And thus arose the day where I end my association with the University of Copenhagen after almost 7 years to the day.
I defended my thesis this morning with some success, with fun props and pictures to explain my theoretical perspective. And I passed comfortably, though not without being told that there was a distinct lack of methodological discussion, only barely an academic argument, and that it lacked a proper critical approach to the theories I used. Indeed, I was told that I didn’t “unfold” my material properly as there were too many theories in play – several of which which were contrary to one another.
All valid criticism, I suppose. In the end, I’m quite happy with the decisions I made, since I emphasized not making only making the field interesting for anthropologists to read about, but also to make it readable and interesting for other people who might be interested in the social dynamics of a free software community. I could have added more reflection on my methods, or focused even more on the analytical crisis cases – but as I already had reached the maximum length allowed for the thesis, I could only have done so by cutting something else.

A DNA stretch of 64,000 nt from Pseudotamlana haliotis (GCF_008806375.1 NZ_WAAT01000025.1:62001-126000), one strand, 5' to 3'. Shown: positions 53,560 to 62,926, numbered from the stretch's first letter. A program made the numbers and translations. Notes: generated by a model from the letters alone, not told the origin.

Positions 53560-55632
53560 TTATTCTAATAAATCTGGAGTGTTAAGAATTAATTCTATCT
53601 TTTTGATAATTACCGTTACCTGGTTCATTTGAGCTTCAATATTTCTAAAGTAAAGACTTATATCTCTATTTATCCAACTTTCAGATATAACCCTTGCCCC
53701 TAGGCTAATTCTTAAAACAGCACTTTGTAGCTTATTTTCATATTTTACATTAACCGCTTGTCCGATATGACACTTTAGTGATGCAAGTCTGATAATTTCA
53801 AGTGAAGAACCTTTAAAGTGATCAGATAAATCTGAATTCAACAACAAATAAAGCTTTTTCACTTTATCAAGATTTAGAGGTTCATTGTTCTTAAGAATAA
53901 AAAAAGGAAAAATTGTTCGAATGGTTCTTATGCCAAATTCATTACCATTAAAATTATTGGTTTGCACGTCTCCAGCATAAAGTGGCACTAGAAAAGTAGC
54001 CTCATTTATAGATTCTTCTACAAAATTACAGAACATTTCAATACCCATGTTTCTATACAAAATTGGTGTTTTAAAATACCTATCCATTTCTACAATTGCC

I’d rather describe the many aspects of the Ubuntu community as they are, rather than focus on crisis cases and dilemmas which are so rare and much less typical of the community as a whole. I’ll digest these comments, clarify a few elements in the thesis and rewrite the conclusion – and ever so soon, I’ll put the “director’s cut” of the thesis up here for all to see.
But for now: Celebration!